The good news is that technology-enabled small businesses are leveraging the Internet to drive their exports. By taking advantage of existing platforms and services, they are expanding globally without a lot of the overhead and headaches characteristic of traditional exports. At eBay Canada, we see that virtually all of our commercial sellers (99.8 per cent) are exporting, and in many cases, exports are driving a majority of their sales.

Mobile is a must

Along with increased online purchasing, sales are increasingly "digitally influenced" by mobile sites and applications built for product research, deal comparisons and efficient purchasing. An Apptentive survey found that 51 per cent of respondents on retail mobile apps use them while shopping in-store, allowing retailers to engage customers, build loyalty and improve the overall shopping experience. For retailers, persuading consumers to download and use their mobile apps is the holy grail of online shopping. In the United States, Sears recently announced upgrades to its mobile app and online platform as it continued to see in-store and catalogue sales decline. Companies such as eBay, Amazon and Wal-Mart that invested extensively in mobile app development are reaping the rewards. Far from being an edge case, mobile purchasing is now part of the mainstream.

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Even as the ranks of Canadian smartphone users grows, Statistics Canada reports that just 19 per cent of Canadian companies have websites optimized for mobile. Canadian businesses should all be online – that's a must – but to stay competitive and effectively reach their consumers, they also need to have strong mobile offerings.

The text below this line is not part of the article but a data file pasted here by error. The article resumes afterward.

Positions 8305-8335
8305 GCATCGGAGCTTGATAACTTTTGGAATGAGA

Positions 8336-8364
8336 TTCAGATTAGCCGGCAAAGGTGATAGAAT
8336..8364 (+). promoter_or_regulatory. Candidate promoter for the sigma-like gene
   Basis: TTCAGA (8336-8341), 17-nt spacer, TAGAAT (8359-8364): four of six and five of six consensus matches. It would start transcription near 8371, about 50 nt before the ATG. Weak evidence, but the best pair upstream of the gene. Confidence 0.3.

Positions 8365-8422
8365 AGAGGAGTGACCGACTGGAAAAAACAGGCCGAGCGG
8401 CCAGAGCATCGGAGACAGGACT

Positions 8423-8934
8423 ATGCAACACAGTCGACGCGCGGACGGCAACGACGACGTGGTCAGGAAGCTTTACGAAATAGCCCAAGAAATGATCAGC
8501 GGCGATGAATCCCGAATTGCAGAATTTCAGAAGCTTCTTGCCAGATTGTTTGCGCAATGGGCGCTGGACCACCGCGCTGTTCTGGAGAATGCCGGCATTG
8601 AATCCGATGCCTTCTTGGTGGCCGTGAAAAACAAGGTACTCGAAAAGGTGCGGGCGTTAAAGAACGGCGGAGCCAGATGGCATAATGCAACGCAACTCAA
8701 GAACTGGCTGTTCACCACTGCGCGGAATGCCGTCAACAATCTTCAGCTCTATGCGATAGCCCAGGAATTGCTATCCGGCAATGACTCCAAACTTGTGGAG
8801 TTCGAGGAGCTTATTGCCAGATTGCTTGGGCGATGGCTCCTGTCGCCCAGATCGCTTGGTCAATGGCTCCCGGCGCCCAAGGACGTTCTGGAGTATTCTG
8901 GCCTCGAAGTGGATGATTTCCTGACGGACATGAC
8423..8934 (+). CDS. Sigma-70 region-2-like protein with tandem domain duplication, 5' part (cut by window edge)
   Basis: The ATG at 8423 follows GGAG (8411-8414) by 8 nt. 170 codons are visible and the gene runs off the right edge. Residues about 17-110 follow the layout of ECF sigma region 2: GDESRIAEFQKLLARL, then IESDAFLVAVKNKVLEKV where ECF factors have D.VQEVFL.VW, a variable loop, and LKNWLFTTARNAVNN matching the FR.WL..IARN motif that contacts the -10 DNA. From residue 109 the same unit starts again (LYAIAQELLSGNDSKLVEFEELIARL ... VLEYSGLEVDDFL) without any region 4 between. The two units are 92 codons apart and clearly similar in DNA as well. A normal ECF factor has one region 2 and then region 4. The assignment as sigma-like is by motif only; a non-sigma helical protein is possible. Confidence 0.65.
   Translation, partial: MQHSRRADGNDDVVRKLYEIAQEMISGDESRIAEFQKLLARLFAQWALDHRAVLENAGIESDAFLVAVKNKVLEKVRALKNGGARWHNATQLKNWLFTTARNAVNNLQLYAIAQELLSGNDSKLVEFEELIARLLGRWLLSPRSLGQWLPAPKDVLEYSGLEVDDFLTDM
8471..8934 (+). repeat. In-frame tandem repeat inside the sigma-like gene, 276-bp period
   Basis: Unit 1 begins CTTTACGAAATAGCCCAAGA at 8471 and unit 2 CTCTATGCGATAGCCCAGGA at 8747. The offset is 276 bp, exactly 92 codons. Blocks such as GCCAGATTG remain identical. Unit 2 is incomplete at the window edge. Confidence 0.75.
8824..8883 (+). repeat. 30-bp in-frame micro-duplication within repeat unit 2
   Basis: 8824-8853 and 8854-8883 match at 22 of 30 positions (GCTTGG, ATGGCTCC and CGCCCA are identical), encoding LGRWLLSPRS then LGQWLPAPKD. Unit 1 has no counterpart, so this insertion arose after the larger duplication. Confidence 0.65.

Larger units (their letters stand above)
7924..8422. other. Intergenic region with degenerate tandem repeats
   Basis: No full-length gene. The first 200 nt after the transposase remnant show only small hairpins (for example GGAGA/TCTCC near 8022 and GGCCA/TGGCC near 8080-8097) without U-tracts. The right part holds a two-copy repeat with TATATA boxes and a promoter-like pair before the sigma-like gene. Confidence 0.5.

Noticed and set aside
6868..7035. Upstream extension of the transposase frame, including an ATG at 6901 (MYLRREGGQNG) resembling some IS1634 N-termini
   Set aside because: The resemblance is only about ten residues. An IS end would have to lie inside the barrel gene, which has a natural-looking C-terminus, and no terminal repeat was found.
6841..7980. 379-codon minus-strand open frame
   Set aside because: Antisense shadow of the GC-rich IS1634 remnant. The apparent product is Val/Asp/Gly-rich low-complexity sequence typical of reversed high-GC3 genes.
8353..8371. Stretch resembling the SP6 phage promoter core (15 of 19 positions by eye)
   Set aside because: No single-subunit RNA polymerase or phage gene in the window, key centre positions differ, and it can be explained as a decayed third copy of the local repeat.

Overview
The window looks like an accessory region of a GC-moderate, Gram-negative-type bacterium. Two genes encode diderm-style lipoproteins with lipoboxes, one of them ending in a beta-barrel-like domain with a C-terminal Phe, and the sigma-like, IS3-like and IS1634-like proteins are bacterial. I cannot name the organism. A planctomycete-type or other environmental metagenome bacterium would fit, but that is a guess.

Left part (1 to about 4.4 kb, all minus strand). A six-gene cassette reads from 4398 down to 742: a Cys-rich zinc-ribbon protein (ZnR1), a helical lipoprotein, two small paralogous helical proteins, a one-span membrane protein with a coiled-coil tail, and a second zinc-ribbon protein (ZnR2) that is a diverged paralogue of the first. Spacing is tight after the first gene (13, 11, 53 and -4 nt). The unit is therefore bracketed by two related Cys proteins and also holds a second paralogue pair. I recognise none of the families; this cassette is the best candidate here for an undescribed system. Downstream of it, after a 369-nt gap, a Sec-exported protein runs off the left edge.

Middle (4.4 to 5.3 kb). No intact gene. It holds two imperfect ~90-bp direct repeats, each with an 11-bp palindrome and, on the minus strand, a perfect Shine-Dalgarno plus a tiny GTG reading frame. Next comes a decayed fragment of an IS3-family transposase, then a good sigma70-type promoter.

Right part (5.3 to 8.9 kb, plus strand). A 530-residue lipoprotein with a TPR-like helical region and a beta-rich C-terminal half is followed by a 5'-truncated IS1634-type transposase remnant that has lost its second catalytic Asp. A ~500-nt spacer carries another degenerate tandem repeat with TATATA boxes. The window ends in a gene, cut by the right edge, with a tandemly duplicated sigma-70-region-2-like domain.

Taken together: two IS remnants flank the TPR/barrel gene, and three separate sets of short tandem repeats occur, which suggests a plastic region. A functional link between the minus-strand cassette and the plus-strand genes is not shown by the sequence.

Always on

With the increase of online and mobile shopping, the costs associated with site or app outages increase. E-commerce experiences need to function properly at all times, and especially during peak shopping moments. While these seem like table stakes, it's easier said than done. This year, news coverage of Black Friday and Cyber Monday included multiple mentions of site performance issues and frustrated consumers.

With the rapid growth of e-commerce (up more than 15 per cent in 2015) and the ongoing threat of cyberattacks, infrastructure is critical. Site stability, redundancy and security need to be front and centre for all retailers.

In conclusion, all of the 2015 trends point to a major power shift. Retailers are no longer in the driver's seat; consumers have high expectations and they are calling the shots, shopping whenever, wherever they want. Canadian retailers have not yet embraced e-commerce as they should. They have to evolve their business models to adapt to this changing landscape, taking advantage of the upside and managing the risk.